import android.widget.TextView;

public class MainActivity extends AppCompatActivity {

    protected void onCreate(Bundle savedInstanceState) {

        StringBuilder sb=new StringBuilder();
        sb.append("Mercury n").append("Venus n").append("Earth n").append("Mars n")
        .append("Jupiter n").append("Saturn n").append("Neptune n").append("Uranus n");

        TextView planetsTxt=new TextView(this);

Android AppCompatTextView

AppCompatTextView is basically a TextView which provides support to older version of the android platform with compatible features of a TextView.

Whenever you use a TextView, android may automatically use the AppCompatTextView.

This is if your project has the necessary support library dependencies.

AppCompatTextView resides in the `` package.


This class derives from TextView:

public class AppCompatTextView extends TextView{}

Given that it derives from `android.widget.TextView`, this class inherits TextView's XML attributes. Some of these attributes are inherited by TextView itself from the base View class.

Creating AppCompatTextView.

Not only can you create AppCompatTextView via the XML specifications, but you can also create them programmatically.

To do so you can use the provided public constructors.

Android does provide us three of those:

No. Constructor
1. AppCompatTextView(Context context)
2. AppCompatTextView(Context context, AttributeSet attrs)
3. AppCompatTextView(Context context, AttributeSet attrs, int defStyleAttr)

As for the methods this class does inherit them from other classes like TextView, View and Object.

How to detect links,hashtags,mention, phones etc in TextViews

We mostly render labels and text data using textviews in android. By default textviews are pretty basic and usually you have to manually parse the text to detect hashtags, links, phone numbers, emails and mentions.

However there are a couple of solutions you can use for this capability.

(a). AutoLinkTextViewV2

AutoLinkTextViewV2 is the new version of the AutoLinkTextView.

The main differences between the old and new version are

  • Fully migration to Kotlin
  • Added several new features
  • Some improvements and fixes

It supports automatic detection and click handling for

  • Hashtags (#)
  • Mentions (@)
  • URLs (http://)
  • Phone Numbers
  • Emails
  • Custom Regex


  • Default support for Hashtag, Mention, Link, Phone number and Email
  • Support for custom types via regex
  • Transform url to short clickable text
  • Ability to apply multiple spans to any mode
  • Ability to set specific text color
  • Ability to set pressed state color

Step 1: Installation

This library is hosted in jcenter. The minimum API supported is API level 16.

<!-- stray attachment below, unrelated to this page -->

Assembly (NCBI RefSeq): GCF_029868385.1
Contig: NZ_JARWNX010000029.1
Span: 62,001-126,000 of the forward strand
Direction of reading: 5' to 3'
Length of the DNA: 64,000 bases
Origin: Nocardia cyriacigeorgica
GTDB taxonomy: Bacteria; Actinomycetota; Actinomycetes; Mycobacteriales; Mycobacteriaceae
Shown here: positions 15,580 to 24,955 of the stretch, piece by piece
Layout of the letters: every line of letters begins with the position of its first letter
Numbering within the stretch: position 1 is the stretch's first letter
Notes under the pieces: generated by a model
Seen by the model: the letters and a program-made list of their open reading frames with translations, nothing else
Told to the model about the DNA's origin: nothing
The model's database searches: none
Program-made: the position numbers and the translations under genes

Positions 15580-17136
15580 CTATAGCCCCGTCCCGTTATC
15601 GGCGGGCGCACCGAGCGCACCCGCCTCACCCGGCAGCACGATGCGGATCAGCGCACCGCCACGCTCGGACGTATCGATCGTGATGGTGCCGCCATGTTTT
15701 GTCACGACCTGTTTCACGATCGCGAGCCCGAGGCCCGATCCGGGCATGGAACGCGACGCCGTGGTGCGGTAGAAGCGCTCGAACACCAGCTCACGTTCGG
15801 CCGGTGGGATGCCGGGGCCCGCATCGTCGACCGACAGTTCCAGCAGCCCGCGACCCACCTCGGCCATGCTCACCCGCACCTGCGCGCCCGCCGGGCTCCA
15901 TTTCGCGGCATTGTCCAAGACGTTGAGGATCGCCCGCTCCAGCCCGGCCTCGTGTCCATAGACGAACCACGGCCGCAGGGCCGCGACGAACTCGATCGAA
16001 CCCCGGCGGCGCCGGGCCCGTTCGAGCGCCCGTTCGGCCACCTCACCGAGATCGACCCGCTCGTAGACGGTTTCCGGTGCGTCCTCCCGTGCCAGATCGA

To install it:

implementation 'com.github.armcha:AutoLinkTextViewV2:2.1.1'

Step 2: Layout

Then in the layout add:

android:layout_height\="wrap_content" />

Step 3: Code

Then in the code

val autoLinkTextView = findViewById(;

Add one or multiple:


You can add URL transformations to transform URL into clickable texts:

                "" to "Google",
                "" to "Wear OS")

Or attach a URL processor:

autoLinkTextView.attachUrlProcessor { originalUrl: String ->
    when {
        originalUrl.startsWith("https://en.wikipedia") -> "Wiki"
        originalUrl.contains("android") -> "Android"
        else -> originalUrl

You can style the transformations:

autoLinkTextView.addSpan(MODE_URL, StyleSpan(Typeface.ITALIC), UnderlineSpan())
autoLinkTextView.addSpan(MODE_HASHTAG, UnderlineSpan(), TypefaceSpan("monospace"))

You can listen to the link click event:

autoLinkTextView.onAutoLinkClick { item: AutoLinkItem ->

Setting text by the way is easy:

autoLinkTextView.text = getString(R.string.android_text)

Read more or find full example here.

How to copy TextView content into Clipboard

In this short piece we want to look at several easy ways to copy textview content into the clipboard. For example, suppose you want to copy TextView content into an edittext for saving.

(a). Use CopyButton

CopyButton is a simple library created for just that purpose. It is free from boilerplate code and can be attached to a textview. For example you can listen to double click or long click events in a textview, then react by copying the text content of that textview.

Step 1: Installation 

Install it from jitpack:

allprojects {
    repositories {
        maven { url '' }

dependencies {
     implementation 'com.github.hajiyevelnur92:Copy-button:1.0'

Step 2: Code

Then in the code:

import codehive.copybuttonlibrary.CopyButtonLibrary;

CopyButtonLibrary copyButtonLibrary = new CopyButtonLibrary(getApplicationContext(),textView);


  1. Download the code here and follow the author here.

Creating an EmailValidator

Android AutoCompleteTextView Tutorial and Example

Validating Email Address using Regex

import android.text.util.Rfc822Tokenizer;
import android.widget.AutoCompleteTextView.Validator;

import java.util.regex.Pattern;

public class EmailAddressValidator implements Validator {
    private static final Pattern EMAIL_ADDRESS_PATTERN = Pattern.compile(
          "[a-zA-Z0-9+._%-]{1,256}" +
          "@" +
          "[a-zA-Z0-9][a-zA-Z0-9-]{0,64}" +
          "(" +
          "." +
          "[a-zA-Z0-9][a-zA-Z0-9-]{0,25}" +

    public CharSequence fixText(CharSequence invalidText) {
        return "";

    public boolean isValid(CharSequence text) {
        return Rfc822Tokenizer.tokenize(text).length > 0;

    public boolean isValidAddressOnly(CharSequence text) {
        return EMAIL_ADDRESS_PATTERN.matcher(text).matches();